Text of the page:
Is Publicis Canada Toronto bound?
Quebec agency looks outside the province for growth

The balance of power is shifting at Publicis Canada. As recently as 1998, Quebec's second largest agency generated about two-thirds of its $31.7 million revenues from within the province's borders.

But with the hiring of new Toronto-based management talent, and the pick up of some high profile accounts -- notably Microsoft Canada ($30 million in annual billings) and the Canadian Imperial Bank of Commerce ($50 million in annual billings) -- the company's focus is turning west.

"It's not normal that a large firm such as ours be so heavily concentrated in one market (Quebec)," said Serge Rancourt, Publicis Canada's president and COO. "With current growth, next year the company's revenue split will be roughly 50-50 between Quebec and Ontario."

Considering the relative weight of the two economies, Rancourt believes the ideal balance would be one third of revenues derived from within Quebec, and two-thirds from the rest of Canada.

But he strongly denies that his decision to live in Toronto after he was hired as president last May -- with a mandate to triple the agency's annual revenues -- implies a move in the company's head office. "What's the importance of a head office in today's economy?" asked Rancourt. "Our head office is wherever I decide to plug in my laptop."

Publicis Canada has been part of Publicis SA -- the tenth largest agency in the world --since former owner Yves Gougoux, sold a 70 per cent stake in the company's Montreal office, (now known as Publicis-BCP) to the Paris-based giant. Soon after the deal was closed, Gougoux was nominated president of Publicis Conseil, the international giant's France division.

Gougoux's growing influence within the Publicis SA group, influenced both the hiring of Rancourt as head of Publicis Canada, and the infusion of extra cash into the Canadian operation.

Flush with the extra cash, Publicis Canada picked up some pricey talent, notably brothers Andrew and Duncan Bruce, who were appointed vice-president and COO and senior vice-president and creative director, respectively, of PublicisoSMW, the firm's Toronto office.

The new team soon delivered, landing both the Microsoft and CIBC accounts against what surely must have been long odds, for a firm that until recently had a relatively week Ontario presence.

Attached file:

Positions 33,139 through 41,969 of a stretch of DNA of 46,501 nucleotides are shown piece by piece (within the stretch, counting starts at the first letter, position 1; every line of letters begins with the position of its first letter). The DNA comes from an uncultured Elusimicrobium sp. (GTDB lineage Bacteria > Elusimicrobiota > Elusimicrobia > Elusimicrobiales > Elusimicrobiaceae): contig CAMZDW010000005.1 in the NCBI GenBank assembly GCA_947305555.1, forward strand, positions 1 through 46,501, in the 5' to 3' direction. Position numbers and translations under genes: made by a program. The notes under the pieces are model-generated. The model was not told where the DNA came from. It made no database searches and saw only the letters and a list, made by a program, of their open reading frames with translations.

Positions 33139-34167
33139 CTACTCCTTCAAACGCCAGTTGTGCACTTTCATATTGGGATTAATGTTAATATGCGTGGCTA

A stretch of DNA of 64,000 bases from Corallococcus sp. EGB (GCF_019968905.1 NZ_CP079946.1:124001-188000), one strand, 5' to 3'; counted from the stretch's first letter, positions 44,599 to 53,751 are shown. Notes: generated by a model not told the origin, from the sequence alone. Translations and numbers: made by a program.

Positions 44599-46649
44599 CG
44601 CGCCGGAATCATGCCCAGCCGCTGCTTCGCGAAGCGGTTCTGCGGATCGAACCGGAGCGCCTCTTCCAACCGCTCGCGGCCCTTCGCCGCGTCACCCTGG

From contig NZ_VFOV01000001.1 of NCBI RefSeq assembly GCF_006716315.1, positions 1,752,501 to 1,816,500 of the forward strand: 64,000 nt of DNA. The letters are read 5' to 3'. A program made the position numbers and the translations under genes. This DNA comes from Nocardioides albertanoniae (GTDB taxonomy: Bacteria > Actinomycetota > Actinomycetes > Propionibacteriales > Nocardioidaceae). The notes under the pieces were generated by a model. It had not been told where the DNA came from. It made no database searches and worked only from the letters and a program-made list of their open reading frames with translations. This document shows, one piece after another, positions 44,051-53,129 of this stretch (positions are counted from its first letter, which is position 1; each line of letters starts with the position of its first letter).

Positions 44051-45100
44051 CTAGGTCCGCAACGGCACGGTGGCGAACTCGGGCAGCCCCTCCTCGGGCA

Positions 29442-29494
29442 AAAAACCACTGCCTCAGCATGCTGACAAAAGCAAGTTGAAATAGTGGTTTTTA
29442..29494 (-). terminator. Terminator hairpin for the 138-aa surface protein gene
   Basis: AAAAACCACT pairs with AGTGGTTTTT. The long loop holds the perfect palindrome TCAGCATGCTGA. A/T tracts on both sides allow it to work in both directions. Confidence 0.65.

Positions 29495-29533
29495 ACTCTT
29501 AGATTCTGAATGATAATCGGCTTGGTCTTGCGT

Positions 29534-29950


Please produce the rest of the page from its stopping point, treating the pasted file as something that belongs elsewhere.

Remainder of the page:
"You have to remember that although we do not have any banking clients, all of our senior staff people had experience in the industry," said Rancourt. "The CIBC was also interested in developing a new strategic orientation, an area in which we are strong."

Because of their huge advertising budgets, Canada's chartered banks are restricted to dealing with ad agencies that have the extensive resources to handle a multi-disciplinary marketing program. That limits them to the big agencies.

"Although it was a fair process, it was one of the toughest pitches I have ever been on," said Rancourt. "They started by looking at 90 different agencies, and stage by stage narrowed it down to one."

In practice, when a big-six bank, wants to choose an agency, those handling its five big competitors are off limits. That, and the fact that a large Canadian agency would inevitably be the winner, gave Publicis Canada its crack at the can.

To handle the extra business Publicis Canada has been on a hiring spree, which along with acquisitions, such as the March buyout of design firm Goodhue & Associés, should see the firm's staffing rise to above 400 by the end of the year, up from 265 in 1998.

But as if new clients, new staff and acquisitions were not enough, Rancourt must also deal with the uncertainty caused by parent company Publicis SA's negotiations to purchase a major American ad agency.

The latest front runner is Young & Rubicam, for whom Rancourt worked as director of operations at its German subsidiary Wunderman Cato Johnson, before being hired by Publicis Canada. A combination of the two giants, would create the world's fourth largest agency

"I don't have any inside information about the negotiations to give you, all I know is what I read in the paper" said Rancourt. "What I can say is that Publicis SA is very committed to North America. And you have only seen the beginning."


Photo caption: According to Publicis-BCP president Serge Rancourt, the company's head office is wherever he happens to set up his laptop.

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